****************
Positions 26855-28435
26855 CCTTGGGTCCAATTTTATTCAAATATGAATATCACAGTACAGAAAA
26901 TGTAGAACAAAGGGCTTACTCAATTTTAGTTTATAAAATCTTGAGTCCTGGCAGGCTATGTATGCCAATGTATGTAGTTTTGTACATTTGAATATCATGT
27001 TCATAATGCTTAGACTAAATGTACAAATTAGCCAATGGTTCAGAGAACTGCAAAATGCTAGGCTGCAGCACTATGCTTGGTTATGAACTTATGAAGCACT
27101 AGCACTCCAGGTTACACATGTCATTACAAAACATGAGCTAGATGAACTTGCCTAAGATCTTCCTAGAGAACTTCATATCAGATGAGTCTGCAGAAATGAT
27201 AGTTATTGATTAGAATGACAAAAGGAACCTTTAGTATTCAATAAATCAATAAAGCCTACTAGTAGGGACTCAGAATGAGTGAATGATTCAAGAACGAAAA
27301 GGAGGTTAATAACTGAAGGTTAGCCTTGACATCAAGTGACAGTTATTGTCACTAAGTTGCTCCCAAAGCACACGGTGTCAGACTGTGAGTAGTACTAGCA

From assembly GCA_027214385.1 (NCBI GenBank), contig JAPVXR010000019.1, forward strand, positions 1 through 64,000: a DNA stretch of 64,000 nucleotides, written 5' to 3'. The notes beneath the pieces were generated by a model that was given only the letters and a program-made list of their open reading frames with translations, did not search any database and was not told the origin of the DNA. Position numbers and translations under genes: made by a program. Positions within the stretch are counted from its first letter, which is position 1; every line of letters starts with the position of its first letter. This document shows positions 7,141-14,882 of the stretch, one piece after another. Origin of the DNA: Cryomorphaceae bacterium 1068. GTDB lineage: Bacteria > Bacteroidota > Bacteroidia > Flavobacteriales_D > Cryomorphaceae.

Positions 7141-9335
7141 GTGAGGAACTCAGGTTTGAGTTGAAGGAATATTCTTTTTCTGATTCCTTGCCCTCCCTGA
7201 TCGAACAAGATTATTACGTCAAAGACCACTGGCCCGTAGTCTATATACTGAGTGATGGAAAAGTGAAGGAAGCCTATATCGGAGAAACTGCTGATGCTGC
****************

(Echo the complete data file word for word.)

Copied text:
Positions 26855-28435
26855 CCTTGGGTCCAATTTTATTCAAATATGAATATCACAGTACAGAAAA
26901 TGTAGAACAAAGGGCTTACTCAATTTTAGTTTATAAAATCTTGAGTCCTGGCAGGCTATGTATGCCAATGTATGTAGTTTTGTACATTTGAATATCATGT
27001 TCATAATGCTTAGACTAAATGTACAAATTAGCCAATGGTTCAGAGAACTGCAAAATGCTAGGCTGCAGCACTATGCTTGGTTATGAACTTATGAAGCACT
27101 AGCACTCCAGGTTACACATGTCATTACAAAACATGAGCTAGATGAACTTGCCTAAGATCTTCCTAGAGAACTTCATATCAGATGAGTCTGCAGAAATGAT
27201 AGTTATTGATTAGAATGACAAAAGGAACCTTTAGTATTCAATAAATCAATAAAGCCTACTAGTAGGGACTCAGAATGAGTGAATGATTCAAGAACGAAAA
27301 GGAGGTTAATAACTGAAGGTTAGCCTTGACATCAAGTGACAGTTATTGTCACTAAGTTGCTCCCAAAGCACACGGTGTCAGACTGTGAGTAGTACTAGCA

From assembly GCA_027214385.1 (NCBI GenBank), contig JAPVXR010000019.1, forward strand, positions 1 through 64,000: a DNA stretch of 64,000 nucleotides, written 5' to 3'. The notes beneath the pieces were generated by a model that was given only the letters and a program-made list of their open reading frames with translations, did not search any database and was not told the origin of the DNA. Position numbers and translations under genes: made by a program. Positions within the stretch are counted from its first letter, which is position 1; every line of letters starts with the position of its first letter. This document shows positions 7,141-14,882 of the stretch, one piece after another. Origin of the DNA: Cryomorphaceae bacterium 1068. GTDB lineage: Bacteria > Bacteroidota > Bacteroidia > Flavobacteriales_D > Cryomorphaceae.

Positions 7141-9335
7141 GTGAGGAACTCAGGTTTGAGTTGAAGGAATATTCTTTTTCTGATTCCTTGCCCTCCCTGA
7201 TCGAACAAGATTATTACGTCAAAGACCACTGGCCCGTAGTCTATATACTGAGTGATGGAAAAGTGAAGGAAGCCTATATCGGAGAAACTGCTGATGCTGC